It’s time to go nuts, according to the newest diet studies. Eating nuts such as pecans offers a tasty way to improve the health of your heart, boost weight loss by burning fat faster, and even reduce the risk of diseases ranging from cancer to diabetes.
Multiple health concerns, such as obesity and diabetes, have been shown to be impacted by diet. Those who struggle with obesity and diabetes, in turn, face increased risks of heart disease, which Medical News Today reports is one of the leading causes of death. In the search to find ways to use food as medicine, nuts have emerged as one of the tiniest foods with the biggest diet benefits.
Going Nuts Have Multiple Diet Benefits, Say Researchers
Small but mighty, nuts are packed with nutrients such as “good” fats, omega-3s. One recent diet study revealed the multiple benefits of nuts.
“Higher nut intake is associated with reduced risk of cardiovascular disease, total cancer, and all-cause mortality, and mortality from respiratory disease, diabetes, and infections.”
While that study focused on nuts in general, another research project analyzed the benefits of pecan nuts for the heart. Performed at the Jean Mayer USDA Human Nutrition Research Center on Aging at Tufts University in Massachusetts, the study revealed that participants who were overweight but otherwise healthy showed improvement in various signs of cardiovascular health.
Lead researcher Diane McKay explained that pecans contain high levels of monounsaturated and polyunsaturated fats. By cutting down on saturated fat in the diet of participants and substituting pecans, the study showed that eating these types of nuts provide “cardio-protective” benefits.
— The American Pecan (@americanpecan) March 15, 2018
Moreover, McKay pointed out that the research revealed it took only minimal amounts of pecans to make a significant difference.
“What’s really interesting is that just one small change — eating a handful of pecans daily — may have a large impact on the health of these at-risk adults.”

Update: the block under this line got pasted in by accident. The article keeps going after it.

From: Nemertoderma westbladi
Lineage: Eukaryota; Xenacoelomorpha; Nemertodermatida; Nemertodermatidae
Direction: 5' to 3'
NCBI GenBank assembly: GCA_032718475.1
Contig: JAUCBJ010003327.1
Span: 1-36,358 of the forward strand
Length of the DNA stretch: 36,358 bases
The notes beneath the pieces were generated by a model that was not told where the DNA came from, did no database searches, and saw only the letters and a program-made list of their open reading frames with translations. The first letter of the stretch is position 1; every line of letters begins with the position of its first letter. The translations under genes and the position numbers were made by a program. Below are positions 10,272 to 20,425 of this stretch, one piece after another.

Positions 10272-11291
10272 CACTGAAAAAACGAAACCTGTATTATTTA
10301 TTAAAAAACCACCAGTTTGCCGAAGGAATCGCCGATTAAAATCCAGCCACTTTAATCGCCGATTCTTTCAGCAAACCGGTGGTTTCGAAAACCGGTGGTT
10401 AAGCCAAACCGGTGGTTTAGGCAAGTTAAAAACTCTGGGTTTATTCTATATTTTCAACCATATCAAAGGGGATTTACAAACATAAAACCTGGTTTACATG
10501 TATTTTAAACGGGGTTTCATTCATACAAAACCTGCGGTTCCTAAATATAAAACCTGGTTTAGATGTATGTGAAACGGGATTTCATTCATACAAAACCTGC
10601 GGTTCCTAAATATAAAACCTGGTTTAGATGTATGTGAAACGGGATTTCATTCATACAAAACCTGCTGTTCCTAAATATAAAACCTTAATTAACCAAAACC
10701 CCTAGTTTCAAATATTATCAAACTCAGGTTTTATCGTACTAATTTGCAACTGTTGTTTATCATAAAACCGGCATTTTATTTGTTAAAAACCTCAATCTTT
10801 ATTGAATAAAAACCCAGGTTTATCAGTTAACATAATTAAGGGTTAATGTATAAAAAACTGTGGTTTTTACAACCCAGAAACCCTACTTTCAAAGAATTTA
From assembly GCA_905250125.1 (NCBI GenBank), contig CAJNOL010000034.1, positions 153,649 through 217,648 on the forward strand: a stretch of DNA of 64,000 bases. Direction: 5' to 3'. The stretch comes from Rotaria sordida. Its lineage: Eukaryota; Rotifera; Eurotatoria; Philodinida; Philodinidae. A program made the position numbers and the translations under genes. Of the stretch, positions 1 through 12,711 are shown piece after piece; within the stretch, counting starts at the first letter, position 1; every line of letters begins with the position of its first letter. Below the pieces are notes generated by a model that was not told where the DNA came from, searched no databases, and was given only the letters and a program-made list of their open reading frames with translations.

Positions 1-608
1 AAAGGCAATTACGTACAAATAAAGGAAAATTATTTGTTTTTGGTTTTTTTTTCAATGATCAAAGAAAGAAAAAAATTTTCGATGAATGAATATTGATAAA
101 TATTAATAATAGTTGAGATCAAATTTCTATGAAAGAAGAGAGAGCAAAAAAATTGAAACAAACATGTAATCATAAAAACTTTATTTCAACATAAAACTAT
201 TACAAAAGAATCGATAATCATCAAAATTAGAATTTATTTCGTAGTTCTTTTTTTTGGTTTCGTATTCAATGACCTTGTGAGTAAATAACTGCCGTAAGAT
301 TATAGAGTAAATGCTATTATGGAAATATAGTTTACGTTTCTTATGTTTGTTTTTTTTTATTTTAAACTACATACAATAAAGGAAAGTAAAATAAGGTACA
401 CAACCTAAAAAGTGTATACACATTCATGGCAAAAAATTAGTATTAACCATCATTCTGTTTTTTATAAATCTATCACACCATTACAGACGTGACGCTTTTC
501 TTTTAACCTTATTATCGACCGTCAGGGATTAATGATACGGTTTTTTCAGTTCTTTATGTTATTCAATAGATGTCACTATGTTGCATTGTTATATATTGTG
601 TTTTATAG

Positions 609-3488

In addition to showing how pecans can protect from cardiovascular disease, other studies focusing on nuts have shown benefits ranging from protection against cancer to reducing the risk of diabetes.
Nuts Reduce Cancer Risk
One new diet study conducted at Yale Cancer Center found that patients with stage III colon cancer who ate nuts on a regular basis reduced their risk of recurring episodes of cancer, reported Yale News.
However, not all nuts are created equal, said Yale Cancer Center director Charles S. Fuchs, M.D., who served as the senior author of the research project. Patients who ate tree nuts, not peanuts, did better when it came to surviving without recurring cancer. While peanuts belong in the legume category, almonds, walnuts, hazelnuts, cashews, and pecans are classified as tree nuts. Dr. Fuchs revealed the specifics of the difference in the survival rate between those who ate peanuts and those who ate tree nuts.
“Further analysis of this cohort revealed that disease-free survival increased by 46% among the subgroup of nut consumers who ate tree nuts rather than peanuts.”
But the research project had significance beyond colon cancer. The study uncovered the link between diet and diseases such as type 2 diabetes, confirming previous research shown that nuts can lower insulin resistance.
Nuts Boost Fat-Burning, Help With Weight Loss
For those struggling to achieve their weight-loss goals, eliminating food groups such as nuts and nut butter may seem like the right way to go. Wrong, a weight-loss diet expert told Women’s Health.
Jess Cording, R.D., pointed out that dieters tend to “go crazy,” cutting out foods that they assume are fattening. But while nuts do contain fats, they are the “good” fats, that can actually boost fat-burning, said the expert.
Ranking nuts and nut butter second on the list of the top 15 fat-burning foods, Cording explained that the healthy fat, protein, and fiber in nuts satisfy cravings and boost energy as well as weight loss. One-fourth cup of nuts or two tablespoons of nut butter qualifies as one serving. Using almonds as an example, the nutritionist said that one serving provides more than seven grams of protein, 18 grams of healthy fat, more than four grams of fiber, and 200 calories.